Yesterday’s Google event finally brought us the Google Pixel 2 and Pixel 2 XL, the Pixelbook, and the Home Mini/Max but even though the Google fervor is now dying down, there’s still much for Android enthusiasts to look forward to in the coming weeks. The mighty Huawei Mate 10 will soon make its debut on October 16th at a press event in Munich, Germany, and it will be the first public look we will have on Huawei’s upcoming EMUI 6 based on Android 8.0 Oreo. Ahead of this event, we have obtained access to a pre-release firmware build of Android Oreo/EMUI 6 for the Huawei Mate 9, and there are quite a few interesting changes to note for this upcoming update.
The Huawei Mate 9 was unveiled in only November of last year with top-tier hardware specifications, so it’s unsurprising to see this device receive an Android Oreo update. There were hints of early work being done on an Android 8.0 update even as far back as April of this year, though the build that was leaked at that time was fairly barebones. Now, the build that we have obtained is fully functional and can actually install right on top of MHA-L29C432 (the international Huawei Mate 9 variant) so we did just that to start digging in to what’s new in the EMUI 6 update.
EMUI 6 based on Android Oreo for the Huawei Mate 9
The Things You Would Expect
For starters, let’s get the uninteresting details out of the way. As you would expect, most of the required Android Oreo features are available in this build. That means picture-in-picture mode support, the strict background app limitations, notification channels, and even that annoying “app is running in the background” notification that you can thankfully still hide using an app.
We should note that although Huawei implemented notification channels, their notification importance controls is actually a holdover from EMUI 5 and not based on the AOSP version that you may be familiar with. I see this as a boon because it means you don’t need a third-party app to bring back notification importance controls for apps that don’t target Android Oreo.
EMUI 6 Updates
Here is where things get a little bit more interesting. Overall, I would say there aren’t many changes between EMUI 5 and EMUI 6 on the surface, but there are a few new software additions that should make some people happy.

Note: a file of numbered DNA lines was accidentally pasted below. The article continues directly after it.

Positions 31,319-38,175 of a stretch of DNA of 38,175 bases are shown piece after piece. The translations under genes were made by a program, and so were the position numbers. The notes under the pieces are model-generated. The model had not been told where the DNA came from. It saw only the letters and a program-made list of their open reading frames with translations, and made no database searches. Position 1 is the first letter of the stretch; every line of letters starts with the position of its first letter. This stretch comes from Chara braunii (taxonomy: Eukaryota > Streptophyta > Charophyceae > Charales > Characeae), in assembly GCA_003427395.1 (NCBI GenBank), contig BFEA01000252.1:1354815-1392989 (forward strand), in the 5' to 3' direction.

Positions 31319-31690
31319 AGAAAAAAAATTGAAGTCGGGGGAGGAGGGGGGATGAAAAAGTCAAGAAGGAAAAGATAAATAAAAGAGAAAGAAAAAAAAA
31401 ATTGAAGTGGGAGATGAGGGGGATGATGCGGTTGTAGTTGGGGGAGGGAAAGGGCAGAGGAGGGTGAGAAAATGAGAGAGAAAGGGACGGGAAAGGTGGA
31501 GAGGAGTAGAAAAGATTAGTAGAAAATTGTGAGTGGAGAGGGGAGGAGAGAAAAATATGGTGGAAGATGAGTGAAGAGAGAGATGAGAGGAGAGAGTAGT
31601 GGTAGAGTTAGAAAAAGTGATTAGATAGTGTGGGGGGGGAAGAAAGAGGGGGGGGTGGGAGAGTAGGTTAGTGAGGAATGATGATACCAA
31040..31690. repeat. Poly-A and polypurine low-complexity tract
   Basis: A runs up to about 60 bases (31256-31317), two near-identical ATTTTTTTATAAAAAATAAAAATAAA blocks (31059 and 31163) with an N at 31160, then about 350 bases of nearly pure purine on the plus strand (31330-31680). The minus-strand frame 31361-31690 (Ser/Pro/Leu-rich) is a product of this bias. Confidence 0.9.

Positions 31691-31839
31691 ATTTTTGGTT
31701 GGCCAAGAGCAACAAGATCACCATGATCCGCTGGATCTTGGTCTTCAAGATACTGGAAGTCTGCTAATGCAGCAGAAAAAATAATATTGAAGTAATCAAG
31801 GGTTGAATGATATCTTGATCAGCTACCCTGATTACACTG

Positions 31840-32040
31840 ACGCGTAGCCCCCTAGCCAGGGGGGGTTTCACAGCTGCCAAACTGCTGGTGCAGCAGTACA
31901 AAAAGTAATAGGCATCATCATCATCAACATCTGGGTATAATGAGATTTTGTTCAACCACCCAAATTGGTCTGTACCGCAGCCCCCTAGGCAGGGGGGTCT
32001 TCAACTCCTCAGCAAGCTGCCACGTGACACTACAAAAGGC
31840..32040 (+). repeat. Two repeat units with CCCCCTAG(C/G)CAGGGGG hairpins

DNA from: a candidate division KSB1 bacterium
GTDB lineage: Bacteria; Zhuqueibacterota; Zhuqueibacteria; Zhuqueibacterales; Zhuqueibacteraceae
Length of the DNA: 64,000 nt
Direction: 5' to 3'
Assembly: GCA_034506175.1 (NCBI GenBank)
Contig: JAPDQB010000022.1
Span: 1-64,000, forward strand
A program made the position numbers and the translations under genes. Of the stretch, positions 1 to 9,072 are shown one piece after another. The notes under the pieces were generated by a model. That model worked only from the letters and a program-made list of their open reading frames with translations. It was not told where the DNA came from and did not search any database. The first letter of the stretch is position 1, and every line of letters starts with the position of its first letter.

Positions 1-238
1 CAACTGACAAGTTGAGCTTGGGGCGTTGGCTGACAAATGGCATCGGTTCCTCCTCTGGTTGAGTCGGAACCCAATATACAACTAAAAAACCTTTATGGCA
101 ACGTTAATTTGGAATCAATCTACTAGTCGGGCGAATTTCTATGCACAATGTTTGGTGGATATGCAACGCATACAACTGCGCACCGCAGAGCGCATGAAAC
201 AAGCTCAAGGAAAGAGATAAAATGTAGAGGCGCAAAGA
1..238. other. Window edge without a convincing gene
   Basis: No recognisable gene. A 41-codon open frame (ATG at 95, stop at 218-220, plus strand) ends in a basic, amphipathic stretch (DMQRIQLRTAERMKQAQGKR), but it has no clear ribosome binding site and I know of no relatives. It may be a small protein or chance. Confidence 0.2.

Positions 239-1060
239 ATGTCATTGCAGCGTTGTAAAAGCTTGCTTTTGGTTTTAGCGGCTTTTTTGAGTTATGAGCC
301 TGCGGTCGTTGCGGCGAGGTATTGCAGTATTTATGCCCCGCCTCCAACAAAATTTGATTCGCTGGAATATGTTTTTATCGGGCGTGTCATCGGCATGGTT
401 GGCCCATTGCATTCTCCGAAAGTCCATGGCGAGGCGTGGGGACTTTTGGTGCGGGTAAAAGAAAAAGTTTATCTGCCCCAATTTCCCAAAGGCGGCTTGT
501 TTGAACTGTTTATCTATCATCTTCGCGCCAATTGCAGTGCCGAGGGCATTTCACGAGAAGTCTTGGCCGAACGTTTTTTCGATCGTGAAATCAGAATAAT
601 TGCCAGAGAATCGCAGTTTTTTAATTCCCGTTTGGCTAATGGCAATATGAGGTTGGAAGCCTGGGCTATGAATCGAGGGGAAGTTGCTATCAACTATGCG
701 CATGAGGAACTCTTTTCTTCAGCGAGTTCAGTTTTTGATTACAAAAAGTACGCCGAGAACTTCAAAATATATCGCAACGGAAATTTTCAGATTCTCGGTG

First up, there is a new “screen resolution” option in display settings. This builds upon EMUI 5’s dynamic screen resolution feature called “smart resolution” (which is also present in EMUI 6). While smart resolution would automatically switch between 720p and 1080p in order to conserve power, this new option allows you to manually change between the two resolutions. This method likely beats using the ADB “wm size” command, as that ADB command only adjusts the virtual resolution rather than actually having the display render at a lower resolution.
Next, there is a new button that can be placed on the navigation bar. When the button is enabled, it adds a small arrow to the left side of the navigation bar. Pressing this button will temporarily hide the navigation bar until you swipe up from the bottom. For those of you who like having the stock navigation bar but want to occasionally make use of the full-screen real estate on-demand, this new button beats the ADB command that permanently hides the navigation bar or enables immersive mode. This button isn’t technically new as it is present on the Chinese Huawei Mate 9 firmware, but it’s new to the international variant.
If you aren’t a fan of the software navigation bar, then there is another new navigation option available for you to try. It’s called navigation dock and what it does is it places a movable floating button that can replace the navigation bar for all back, home, or recent button presses. This is distinct from EMUI 5’s “floating dock” as that feature acted like a pseudo-pie control wherein pressing the button would expand a list of available navigation options. EMUI 6’s navigation dock instead uses gesture controls such as slide up to go home, slide right for recents, and touch to go back.